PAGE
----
FIX Protocol Tutorial 7: Difference between FIX 4.2 vs FIX 4.4
FIX protocol has evolved over time; it’s now more than a decade it’s started by Fidelity and Solomon Brothers. FIX connectivity is the most popular connectivity solution exists for trading whether its equities, futures, options or fixed income or even foreign exchange (FX) trading and normal online stock trading.
FIX has dominated the market and become as standard solution for any market or broker which is trying to develop connectivity with market within a short period of time because of complexity of native exchange API and lack of support from exchanges, FIX protocol come as handy.
To develop fix connectivity you need to agree upon which FIX version are you going to follow , since many fix protocol version exists e.g. FIX4.0, FIX4.1, FIX4.2 and FIX4.4 even more newer version are available but most firm use FIX 4.2 as there preferred FIX connectivity solution or you can say still most widely used version is FIX 4.2 , many firms , clients , hedge funds , pension funds still use it for online trading but even after launch of more advance version it still remains the popular one. On advance side FIX 4.4 is getting popularity.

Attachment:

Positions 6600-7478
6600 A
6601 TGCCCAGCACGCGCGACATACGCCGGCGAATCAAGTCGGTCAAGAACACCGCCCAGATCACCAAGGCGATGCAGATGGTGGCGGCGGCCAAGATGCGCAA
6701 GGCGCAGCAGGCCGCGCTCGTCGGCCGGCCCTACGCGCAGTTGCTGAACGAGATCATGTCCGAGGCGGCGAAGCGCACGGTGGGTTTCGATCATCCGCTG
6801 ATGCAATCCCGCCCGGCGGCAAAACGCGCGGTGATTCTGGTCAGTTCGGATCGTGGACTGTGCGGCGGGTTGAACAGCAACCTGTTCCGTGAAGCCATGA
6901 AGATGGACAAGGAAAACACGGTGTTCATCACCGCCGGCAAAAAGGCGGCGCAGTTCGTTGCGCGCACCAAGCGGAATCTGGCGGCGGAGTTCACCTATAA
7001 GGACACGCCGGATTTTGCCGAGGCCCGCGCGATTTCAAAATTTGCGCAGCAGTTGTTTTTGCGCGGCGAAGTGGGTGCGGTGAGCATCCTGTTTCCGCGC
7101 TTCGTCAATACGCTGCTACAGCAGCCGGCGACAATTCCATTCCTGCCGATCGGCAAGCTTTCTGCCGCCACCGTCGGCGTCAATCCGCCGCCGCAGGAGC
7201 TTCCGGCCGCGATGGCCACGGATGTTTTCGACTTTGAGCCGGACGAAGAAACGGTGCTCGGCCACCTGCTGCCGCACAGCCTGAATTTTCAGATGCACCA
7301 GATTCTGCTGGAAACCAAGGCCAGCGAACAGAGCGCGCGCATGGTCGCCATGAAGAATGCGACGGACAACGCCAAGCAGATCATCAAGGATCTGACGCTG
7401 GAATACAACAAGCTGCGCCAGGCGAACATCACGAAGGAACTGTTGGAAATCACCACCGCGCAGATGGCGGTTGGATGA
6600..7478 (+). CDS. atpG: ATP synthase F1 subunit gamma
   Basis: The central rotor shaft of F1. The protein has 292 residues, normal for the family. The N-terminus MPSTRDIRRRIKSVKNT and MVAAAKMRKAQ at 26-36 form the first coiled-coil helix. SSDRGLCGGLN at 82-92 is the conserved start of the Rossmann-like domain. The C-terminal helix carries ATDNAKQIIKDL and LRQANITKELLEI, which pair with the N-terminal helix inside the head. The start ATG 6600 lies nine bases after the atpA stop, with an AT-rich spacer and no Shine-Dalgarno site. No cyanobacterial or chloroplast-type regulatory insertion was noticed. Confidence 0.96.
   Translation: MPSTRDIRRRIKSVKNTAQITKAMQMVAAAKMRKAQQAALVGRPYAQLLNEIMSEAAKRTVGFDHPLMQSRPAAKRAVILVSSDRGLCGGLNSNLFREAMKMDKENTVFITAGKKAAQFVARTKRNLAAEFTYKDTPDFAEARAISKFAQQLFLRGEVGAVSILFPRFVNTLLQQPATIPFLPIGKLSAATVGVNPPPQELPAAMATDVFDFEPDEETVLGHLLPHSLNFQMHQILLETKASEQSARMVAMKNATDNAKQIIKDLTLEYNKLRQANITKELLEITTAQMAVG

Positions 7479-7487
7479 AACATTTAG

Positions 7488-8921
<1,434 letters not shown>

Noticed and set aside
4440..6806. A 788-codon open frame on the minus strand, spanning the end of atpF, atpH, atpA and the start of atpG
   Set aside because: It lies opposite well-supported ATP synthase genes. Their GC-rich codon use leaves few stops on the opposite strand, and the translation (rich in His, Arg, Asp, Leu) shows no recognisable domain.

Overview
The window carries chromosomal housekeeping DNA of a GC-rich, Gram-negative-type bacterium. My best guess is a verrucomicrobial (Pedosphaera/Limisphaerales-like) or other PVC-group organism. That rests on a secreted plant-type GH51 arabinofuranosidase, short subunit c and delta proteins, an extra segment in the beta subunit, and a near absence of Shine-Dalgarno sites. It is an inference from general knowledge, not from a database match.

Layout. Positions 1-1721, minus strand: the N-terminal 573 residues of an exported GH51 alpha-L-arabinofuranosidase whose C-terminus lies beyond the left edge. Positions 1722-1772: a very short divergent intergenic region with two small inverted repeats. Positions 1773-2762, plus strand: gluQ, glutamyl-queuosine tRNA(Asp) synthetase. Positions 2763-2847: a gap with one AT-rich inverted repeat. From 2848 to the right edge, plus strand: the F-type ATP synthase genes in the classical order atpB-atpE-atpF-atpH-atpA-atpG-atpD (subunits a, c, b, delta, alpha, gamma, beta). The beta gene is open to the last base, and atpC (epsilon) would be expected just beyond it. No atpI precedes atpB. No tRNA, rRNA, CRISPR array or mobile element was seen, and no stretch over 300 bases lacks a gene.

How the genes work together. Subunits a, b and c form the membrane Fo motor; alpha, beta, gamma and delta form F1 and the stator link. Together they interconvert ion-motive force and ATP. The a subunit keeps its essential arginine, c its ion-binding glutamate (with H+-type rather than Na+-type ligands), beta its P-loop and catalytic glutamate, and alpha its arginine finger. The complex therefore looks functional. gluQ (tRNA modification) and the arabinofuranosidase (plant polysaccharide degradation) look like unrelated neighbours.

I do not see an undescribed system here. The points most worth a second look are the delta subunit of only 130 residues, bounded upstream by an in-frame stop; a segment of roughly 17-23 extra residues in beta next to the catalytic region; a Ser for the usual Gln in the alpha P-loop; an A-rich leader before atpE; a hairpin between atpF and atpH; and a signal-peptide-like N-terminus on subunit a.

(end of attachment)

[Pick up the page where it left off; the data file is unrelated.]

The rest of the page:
In this FIX Protocol tutorial I am highlighting some of the difference between FIX 4.2 and FIX 4.4. Two most popular FIX versions you can check FIX specification for more detail and some other difference which exits. FIX specification are available on http://www.fixprotocol.org you can download PDF version of these specification and can look before developing your FIX connectivity.
To read more please see difference on FIX4.2 and FIX4.4 .
FIX Protocol Tutorial 8: Writing your own FIX EngineThis is in continuation of my FIX protocol tutorial series , i am just sharing some of thoughts which are important to remember while writing FIX engine , though there are couple of professional third party FIX engines are available you may need to write your own if your firm requires complete control over it. While writing your own FIX engine I would suggest paying attention to certain points which could save lots of time during maintenance phase